Nearly 2,000 staff have been made redundant by high street behemoth Casual Dining Group (CDG), as it closes 91 of its 250 restaurants in a bid to push through a sale. 11 Las Iguanas bar-restaurants, 34 casual Italian Bella Italia restaurants, three low-key Belgian Belgo restaurants, and 31 of the faded, but influential French chain Café Rouge have closed immediately, alongside 12 airport sites, according to Propel.
The remaining 159 restaurants will remain open as CDG looks to find buyers. As with Byron Burger’s pending sale, it’s possible that only the restaurants and their assets, or only the brands, will be sold, meaning that there could be further closures as part of any deal.
CDG follows The Restaurant Group, which owns Frankie and Benny’s and Italian chain Carluccio’s in exiting restaurant groups focussed on high streets, leisure complexes, and cinemas, as coronavirus restrictions make trading impossible at sites that are reliant on the high volume of their surroundings. With the government furlough scheme expecting employer contributions from August, July is set to be a month that craters more and more companies in the sector.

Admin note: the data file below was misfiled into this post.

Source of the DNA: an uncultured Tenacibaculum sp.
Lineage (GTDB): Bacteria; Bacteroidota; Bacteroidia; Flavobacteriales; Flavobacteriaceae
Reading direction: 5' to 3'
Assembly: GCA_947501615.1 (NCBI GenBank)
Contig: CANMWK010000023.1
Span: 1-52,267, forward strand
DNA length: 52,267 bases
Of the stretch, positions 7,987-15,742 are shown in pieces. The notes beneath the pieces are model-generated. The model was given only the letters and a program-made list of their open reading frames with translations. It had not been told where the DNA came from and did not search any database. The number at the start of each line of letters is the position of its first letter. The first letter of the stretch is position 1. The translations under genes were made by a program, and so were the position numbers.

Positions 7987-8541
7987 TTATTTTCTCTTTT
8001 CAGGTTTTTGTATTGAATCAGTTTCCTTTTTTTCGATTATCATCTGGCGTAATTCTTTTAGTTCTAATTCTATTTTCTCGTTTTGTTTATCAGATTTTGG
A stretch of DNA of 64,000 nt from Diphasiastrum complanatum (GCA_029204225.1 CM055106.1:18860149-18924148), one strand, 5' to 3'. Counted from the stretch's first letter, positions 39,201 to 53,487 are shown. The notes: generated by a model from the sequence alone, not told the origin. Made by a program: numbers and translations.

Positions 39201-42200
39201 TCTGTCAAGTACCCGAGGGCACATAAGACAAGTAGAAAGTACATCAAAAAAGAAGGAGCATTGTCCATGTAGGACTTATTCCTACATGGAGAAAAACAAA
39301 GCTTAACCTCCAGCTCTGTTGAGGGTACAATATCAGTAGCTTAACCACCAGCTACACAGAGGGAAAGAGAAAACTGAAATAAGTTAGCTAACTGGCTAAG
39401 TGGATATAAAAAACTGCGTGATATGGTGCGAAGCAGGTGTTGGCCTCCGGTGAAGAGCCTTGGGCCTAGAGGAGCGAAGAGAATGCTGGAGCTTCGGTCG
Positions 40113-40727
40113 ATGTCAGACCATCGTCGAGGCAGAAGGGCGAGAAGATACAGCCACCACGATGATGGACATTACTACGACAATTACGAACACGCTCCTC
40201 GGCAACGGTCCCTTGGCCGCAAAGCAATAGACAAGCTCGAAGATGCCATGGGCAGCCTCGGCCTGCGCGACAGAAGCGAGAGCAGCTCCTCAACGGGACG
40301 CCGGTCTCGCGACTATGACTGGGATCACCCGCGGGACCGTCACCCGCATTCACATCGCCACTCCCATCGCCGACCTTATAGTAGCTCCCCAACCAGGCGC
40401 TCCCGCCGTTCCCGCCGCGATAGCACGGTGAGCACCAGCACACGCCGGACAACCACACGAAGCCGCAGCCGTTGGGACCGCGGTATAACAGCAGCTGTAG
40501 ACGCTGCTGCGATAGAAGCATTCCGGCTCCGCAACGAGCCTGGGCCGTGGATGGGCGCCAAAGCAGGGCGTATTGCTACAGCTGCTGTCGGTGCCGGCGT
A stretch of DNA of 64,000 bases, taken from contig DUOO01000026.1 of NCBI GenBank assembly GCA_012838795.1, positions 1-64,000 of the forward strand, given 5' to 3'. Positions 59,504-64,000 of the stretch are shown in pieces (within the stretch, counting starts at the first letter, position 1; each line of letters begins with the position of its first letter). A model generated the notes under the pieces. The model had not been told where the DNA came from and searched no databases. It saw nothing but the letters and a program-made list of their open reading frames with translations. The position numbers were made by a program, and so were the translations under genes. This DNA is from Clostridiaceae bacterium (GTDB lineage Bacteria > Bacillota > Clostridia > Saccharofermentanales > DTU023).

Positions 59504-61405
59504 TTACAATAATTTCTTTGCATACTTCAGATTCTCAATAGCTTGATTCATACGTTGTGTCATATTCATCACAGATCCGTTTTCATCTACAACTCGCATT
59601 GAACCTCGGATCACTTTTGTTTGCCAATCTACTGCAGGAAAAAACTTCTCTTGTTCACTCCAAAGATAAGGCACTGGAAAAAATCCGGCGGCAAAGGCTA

The collapse, particularly of Cafe Rouge, taken alongside Byron and Gourmet Burger Kitchen, is also another data point in an increasingly familiar restaurant narrative: small, innovative groups getting noticed, acquired, sold, and acquired again by companies whose only objective is growth, before collapsing under the weight of their own inflation. While COVID-19 has made trading environments many magnitudes more inhospitable, the instability of such a model must also be taken into account.
More soon on the future of the remaining restaurants.